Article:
First, what is intellectual property generated by staff in the normal course of their duties? We are required to carry out research as part of our duties, so I do not think we can claim that we prepare publications only in the evenings and at weekends.

Secondly, what is a normal academic publication? If I publish a book with a commercial publisher, write an article in a newspaper or magazine, or do a radio or television broadcast, is this a normal academic publication? You may be amused to learn that earlier today my literary agent informed me he had sold the film rights to my latest book to a company in Hollywood, executive producer Ridley Scott. I hasten to add that the money he paid was peanuts by Hollywood standards, though it's important to me. I don't think the film will qualify as a normal form of academic publication. The UK government website on intellectual property defines it as including among other things 'copyright for material - literary and artistic material, music, films, sound recordings, and broadcasts, including software and multimedia'. That means for example that music composed by, say, Robin Holloway of the Music Faculty is a form of intellectual property and presumably since it is not a normal form of academic publication it too will fall under the copyright claims now being asserted by the University.

Thirdly, an exception is made for works commissioned by a sponsor or by the University. If the BBC or a commercial publisher or some similar body commissions a work, as often happens, whether it is a book or a broadcast or a piece of music, that presumably falls into this category. And what exactly is meant by the University commissioning a work? Does it commission our lectures, for example? It is certainly possible to argue that it does, in which case we would be in the absurd position of attempting to write our books without reference to our lectures, or worse still, trying to ensure that our lectures did not cover topics on which we intended to publish.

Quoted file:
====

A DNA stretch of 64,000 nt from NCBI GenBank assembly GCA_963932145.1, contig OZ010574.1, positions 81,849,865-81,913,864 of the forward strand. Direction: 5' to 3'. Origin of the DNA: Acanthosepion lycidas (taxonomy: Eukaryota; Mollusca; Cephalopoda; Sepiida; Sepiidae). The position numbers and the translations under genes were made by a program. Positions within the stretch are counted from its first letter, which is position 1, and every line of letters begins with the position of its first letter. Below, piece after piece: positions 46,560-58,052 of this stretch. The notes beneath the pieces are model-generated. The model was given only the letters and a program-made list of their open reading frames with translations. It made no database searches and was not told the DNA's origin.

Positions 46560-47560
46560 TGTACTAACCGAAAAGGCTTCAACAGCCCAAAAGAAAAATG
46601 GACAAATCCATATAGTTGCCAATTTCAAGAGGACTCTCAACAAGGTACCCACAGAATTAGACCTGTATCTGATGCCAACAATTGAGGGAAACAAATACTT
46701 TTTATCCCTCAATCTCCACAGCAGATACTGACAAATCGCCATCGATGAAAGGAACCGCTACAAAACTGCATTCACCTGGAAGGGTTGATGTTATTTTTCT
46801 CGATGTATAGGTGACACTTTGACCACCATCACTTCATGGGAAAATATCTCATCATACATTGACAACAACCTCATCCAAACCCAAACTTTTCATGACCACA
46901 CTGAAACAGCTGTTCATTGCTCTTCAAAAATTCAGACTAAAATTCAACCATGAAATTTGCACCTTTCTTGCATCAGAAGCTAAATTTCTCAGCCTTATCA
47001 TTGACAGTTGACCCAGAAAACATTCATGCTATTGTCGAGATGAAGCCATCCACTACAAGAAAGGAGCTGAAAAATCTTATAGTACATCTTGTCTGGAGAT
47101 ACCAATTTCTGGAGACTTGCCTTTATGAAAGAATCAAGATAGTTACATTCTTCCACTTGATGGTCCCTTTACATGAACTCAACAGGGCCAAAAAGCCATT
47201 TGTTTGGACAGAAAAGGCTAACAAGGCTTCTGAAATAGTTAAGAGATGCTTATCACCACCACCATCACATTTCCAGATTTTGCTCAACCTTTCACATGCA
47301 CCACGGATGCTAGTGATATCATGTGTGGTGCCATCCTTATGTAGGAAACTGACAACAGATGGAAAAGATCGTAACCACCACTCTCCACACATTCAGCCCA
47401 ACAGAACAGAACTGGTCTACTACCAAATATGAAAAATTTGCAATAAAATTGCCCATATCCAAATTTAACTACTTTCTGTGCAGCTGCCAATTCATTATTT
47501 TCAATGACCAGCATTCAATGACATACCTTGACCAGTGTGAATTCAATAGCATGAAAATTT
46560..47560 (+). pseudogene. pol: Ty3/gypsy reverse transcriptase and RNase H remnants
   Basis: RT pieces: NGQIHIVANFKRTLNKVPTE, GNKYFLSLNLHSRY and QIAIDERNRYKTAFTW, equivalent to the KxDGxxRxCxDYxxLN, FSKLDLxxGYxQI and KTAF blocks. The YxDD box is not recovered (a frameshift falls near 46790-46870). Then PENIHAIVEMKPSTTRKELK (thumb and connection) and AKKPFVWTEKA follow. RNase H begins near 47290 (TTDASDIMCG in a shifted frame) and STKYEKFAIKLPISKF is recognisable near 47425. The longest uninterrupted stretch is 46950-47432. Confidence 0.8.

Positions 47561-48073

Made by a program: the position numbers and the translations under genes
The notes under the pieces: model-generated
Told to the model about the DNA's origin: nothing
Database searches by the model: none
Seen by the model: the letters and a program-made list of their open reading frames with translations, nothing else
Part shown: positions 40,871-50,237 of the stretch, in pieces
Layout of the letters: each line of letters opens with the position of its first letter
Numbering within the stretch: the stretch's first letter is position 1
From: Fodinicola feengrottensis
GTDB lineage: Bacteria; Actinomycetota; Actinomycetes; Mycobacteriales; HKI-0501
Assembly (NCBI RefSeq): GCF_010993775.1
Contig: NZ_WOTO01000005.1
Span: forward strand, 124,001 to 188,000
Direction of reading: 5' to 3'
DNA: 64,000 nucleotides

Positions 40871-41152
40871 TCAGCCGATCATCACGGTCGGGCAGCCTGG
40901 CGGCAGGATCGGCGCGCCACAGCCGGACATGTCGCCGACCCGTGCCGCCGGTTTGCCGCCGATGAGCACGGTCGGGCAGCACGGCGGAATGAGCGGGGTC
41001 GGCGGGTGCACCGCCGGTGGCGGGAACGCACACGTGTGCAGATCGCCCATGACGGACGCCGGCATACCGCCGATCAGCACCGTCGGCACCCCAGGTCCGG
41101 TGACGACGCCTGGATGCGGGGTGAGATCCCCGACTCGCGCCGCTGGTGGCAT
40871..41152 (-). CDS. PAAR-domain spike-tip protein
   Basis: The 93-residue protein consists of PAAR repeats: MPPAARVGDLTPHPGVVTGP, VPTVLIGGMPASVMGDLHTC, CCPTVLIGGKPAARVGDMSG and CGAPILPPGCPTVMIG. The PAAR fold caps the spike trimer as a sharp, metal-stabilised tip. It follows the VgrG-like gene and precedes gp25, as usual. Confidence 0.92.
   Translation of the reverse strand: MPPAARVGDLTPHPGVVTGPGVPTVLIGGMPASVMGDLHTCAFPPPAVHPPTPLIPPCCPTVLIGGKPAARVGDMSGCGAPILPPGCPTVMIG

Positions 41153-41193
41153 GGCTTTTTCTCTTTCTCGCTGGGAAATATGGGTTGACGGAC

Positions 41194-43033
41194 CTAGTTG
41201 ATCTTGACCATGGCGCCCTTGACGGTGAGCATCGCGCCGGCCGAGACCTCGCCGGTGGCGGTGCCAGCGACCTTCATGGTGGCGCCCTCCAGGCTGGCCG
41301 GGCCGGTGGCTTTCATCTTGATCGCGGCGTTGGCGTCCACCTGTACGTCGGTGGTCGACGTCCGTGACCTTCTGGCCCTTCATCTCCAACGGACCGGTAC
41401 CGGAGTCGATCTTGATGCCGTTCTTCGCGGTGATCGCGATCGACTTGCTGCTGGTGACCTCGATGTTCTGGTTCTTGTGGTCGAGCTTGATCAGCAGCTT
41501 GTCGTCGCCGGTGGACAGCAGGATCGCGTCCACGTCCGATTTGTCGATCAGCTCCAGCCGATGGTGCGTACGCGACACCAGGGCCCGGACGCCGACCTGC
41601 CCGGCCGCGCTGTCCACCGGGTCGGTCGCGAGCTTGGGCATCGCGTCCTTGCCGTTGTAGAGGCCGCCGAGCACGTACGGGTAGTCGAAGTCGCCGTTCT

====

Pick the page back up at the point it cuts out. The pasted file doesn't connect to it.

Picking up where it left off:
There are two important general principles at stake here. The first is freedom of speech. Let me give you a concrete example. As you may be aware, I was involved in a high-profile libel case as an expert witness for the High Court two years ago, a case that was decided in most respects on the basis of the findings in my expert report. Yet when I tried to publish a book based on the report, no fewer than four publishers turned it down under the threat of a libel action from the defeated plaintiff, or attempted to make its publication dependent on unacceptable conditions. It took me eighteen months to find a publisher brave enough to bring it out. Had the copyright in the report, which after all was not a normal form of academic publication, and had been commissioned by a sponsor, namely the solicitors for the defence, been vested in the University, I doubt very much whether it would ever have seen the light of day. It is vital therefore that any new rules on copyright introduced by the University should provide cast-iron guarantees of the basic rights of staff over their own work, and that any exceptions should be very carefully defined.

Secondly, in common with many, probably most staff in the History Faculty and other areas of the Humanities and Social Sciences, I depend for a living not just on my salary, which I have seen decline drastically in relative terms over the thirty years during which I've been an academic, but also on additional income from journalism, broadcasting, and commercial publication. This is not just the case with senior academics; I know a number of junior colleagues who are in this position too. Not only would it be wrong for the University to grab this income, it would also drive many of us away and do desperate harm to recruitment of the leading young academics on whom we depend for the maintenance of our position as Britain's leading University.

I am sure, as I say, that none of this is the intention behind the current proposals. But they have, frankly, been very poorly drafted; they are in essence a lightly amended version of the existing rules, in a situation where the complex and rapidly-evolving area of IPR demanded a thorough rethink and a completely new draft. I therefore urge Council and General Board to bin the Report and go back to the drawing-board.


Mr Deputy Vice-Chancellor, The proposals on Intellectual Property Rights (IPR) are notable for their failure to mention software. There is a growing trend among programmers, and one which I feel should be encouraged, to release code where possible under the Free Software Foundation's General Public Licence (GPL). The proposals, as they stand, would obstruct this. I use the phrase 'as they stand' advisedly because the Vice-Chancellor has sought to clarify the proposals in a University news report. Surely, such clarification belongs in an amendment to the proposal, not in a faked up 'questions and answers' news article?